Are seasteading enthusiasts just a bunch of rich guys wanting to escape paying taxes?

The seasteading community is diverse and will only become broader over time. We don’t believe that wealth accumulation is the primary motive for seasteading, although we do recognize that profitable industries will be a key ingredient to the success of seasteading. People who venture to seasteads will do so for a variety of reasons. Some may do so to achieve a lower tax burden, but others will be desperately poor people searching for opportunities and an escape from government oppression. Still others will be entrepreneurs with valuable ideas.

Why do your libertarian supporters think they can get freedom without interference?

Most of our libertarian supporters do not expect to create a perfect libertarian paradise where they can do whatever they want without any interference. They are simply looking for a significant improvement over the territorial status quo. To see how large a gain this might be, try to imagine how a libertarian might handpick the best available policies from among existing states to create a new, single set of institutions.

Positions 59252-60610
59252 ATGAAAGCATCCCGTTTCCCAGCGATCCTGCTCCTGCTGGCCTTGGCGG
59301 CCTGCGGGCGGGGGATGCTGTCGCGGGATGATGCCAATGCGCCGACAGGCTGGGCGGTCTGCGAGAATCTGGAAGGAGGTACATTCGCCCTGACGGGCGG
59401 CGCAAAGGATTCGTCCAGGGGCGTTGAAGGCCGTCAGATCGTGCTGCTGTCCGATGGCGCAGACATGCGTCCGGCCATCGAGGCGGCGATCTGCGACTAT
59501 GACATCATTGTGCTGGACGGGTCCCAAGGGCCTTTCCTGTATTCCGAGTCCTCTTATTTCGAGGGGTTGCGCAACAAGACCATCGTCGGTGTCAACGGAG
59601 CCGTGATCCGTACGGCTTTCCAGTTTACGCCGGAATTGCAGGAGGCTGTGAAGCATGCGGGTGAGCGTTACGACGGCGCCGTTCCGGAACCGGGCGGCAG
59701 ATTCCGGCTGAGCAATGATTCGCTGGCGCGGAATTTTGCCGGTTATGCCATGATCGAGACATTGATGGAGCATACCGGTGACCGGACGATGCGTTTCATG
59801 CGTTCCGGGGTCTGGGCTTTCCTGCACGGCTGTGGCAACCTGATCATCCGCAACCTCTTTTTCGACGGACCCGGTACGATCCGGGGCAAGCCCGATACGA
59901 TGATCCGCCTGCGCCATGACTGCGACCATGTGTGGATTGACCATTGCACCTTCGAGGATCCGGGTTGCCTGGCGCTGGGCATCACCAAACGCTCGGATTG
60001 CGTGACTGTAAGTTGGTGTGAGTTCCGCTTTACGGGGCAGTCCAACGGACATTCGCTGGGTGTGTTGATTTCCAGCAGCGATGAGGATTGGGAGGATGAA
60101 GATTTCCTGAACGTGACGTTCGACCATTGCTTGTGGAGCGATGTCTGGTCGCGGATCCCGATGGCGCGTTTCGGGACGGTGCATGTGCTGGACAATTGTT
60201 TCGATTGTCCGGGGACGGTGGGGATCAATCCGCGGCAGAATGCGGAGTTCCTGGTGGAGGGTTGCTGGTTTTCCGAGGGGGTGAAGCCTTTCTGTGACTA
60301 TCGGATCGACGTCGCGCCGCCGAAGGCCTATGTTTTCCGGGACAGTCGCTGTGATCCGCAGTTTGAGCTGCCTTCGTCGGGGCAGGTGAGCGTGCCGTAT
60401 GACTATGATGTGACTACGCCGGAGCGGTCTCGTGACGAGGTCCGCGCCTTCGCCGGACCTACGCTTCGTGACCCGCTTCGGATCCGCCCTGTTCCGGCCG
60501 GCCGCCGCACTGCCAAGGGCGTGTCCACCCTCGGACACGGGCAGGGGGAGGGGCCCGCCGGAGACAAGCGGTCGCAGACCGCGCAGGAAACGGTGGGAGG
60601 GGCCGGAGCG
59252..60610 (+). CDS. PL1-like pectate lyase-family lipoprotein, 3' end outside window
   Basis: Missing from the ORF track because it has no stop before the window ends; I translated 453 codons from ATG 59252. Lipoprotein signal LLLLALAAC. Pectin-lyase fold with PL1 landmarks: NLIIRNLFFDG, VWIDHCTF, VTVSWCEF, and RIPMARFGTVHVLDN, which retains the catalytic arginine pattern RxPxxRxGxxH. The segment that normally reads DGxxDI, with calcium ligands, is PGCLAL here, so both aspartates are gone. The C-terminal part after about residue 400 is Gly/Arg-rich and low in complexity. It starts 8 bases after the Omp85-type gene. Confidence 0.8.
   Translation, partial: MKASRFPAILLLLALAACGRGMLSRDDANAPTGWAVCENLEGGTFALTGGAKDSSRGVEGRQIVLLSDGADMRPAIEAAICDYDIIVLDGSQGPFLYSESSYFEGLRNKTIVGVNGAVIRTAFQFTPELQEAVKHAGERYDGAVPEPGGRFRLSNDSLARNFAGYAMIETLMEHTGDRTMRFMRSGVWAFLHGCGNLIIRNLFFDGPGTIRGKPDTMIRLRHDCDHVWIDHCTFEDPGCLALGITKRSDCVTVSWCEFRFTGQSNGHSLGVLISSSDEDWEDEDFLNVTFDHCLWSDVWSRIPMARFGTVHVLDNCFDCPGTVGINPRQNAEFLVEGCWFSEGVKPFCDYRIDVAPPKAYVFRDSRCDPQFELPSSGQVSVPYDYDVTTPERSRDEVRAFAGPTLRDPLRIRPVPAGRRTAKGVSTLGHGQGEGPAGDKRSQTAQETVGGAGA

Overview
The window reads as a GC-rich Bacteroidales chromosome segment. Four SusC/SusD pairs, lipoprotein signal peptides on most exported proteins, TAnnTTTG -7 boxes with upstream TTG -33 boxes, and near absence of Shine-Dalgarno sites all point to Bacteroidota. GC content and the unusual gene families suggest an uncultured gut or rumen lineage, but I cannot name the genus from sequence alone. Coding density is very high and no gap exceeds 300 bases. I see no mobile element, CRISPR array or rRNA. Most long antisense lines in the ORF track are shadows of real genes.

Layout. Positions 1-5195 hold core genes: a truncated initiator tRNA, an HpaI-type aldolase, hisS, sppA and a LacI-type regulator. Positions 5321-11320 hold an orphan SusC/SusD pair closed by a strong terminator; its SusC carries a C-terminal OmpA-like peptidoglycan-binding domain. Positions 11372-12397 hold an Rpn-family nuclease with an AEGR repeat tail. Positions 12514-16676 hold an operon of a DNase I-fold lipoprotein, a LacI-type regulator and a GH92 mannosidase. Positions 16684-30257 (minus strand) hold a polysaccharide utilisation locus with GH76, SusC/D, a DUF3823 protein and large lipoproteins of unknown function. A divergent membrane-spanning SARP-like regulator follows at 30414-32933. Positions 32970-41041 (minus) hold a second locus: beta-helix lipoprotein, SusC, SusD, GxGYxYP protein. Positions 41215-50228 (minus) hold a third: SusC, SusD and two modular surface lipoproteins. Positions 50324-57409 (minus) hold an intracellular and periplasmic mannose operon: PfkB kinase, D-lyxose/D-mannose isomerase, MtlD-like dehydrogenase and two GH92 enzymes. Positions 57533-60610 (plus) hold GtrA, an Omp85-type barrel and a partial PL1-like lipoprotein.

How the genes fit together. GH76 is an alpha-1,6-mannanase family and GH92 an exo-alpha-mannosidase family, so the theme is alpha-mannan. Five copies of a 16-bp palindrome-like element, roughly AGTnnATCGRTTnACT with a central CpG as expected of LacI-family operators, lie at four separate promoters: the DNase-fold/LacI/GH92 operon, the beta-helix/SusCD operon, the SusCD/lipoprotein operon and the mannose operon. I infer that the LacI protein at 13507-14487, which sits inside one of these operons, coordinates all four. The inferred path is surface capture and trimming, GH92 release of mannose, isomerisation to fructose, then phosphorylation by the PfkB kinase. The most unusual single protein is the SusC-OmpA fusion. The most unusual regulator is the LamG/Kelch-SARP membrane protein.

For example, there are countries in Europe (Switzerland, The Netherlands and Portugal) with relatively more social freedom. There are economic havens (Luxembourg, Bahamas) with relatively high economic freedom. None are perfect from a libertarian perspective. The socially free countries tend to be left-leaning states with higher taxes. The tax havens tend to be more right-wing and socially restrictive. Libertarians feel the combination of these two types of freedoms is worth striving for, even if either is restricted to the maximum level currently tolerated by any of the powers that be. Such a government would be far more libertarian than any currently in existence without pushing the legal envelope or creating any radically new policies.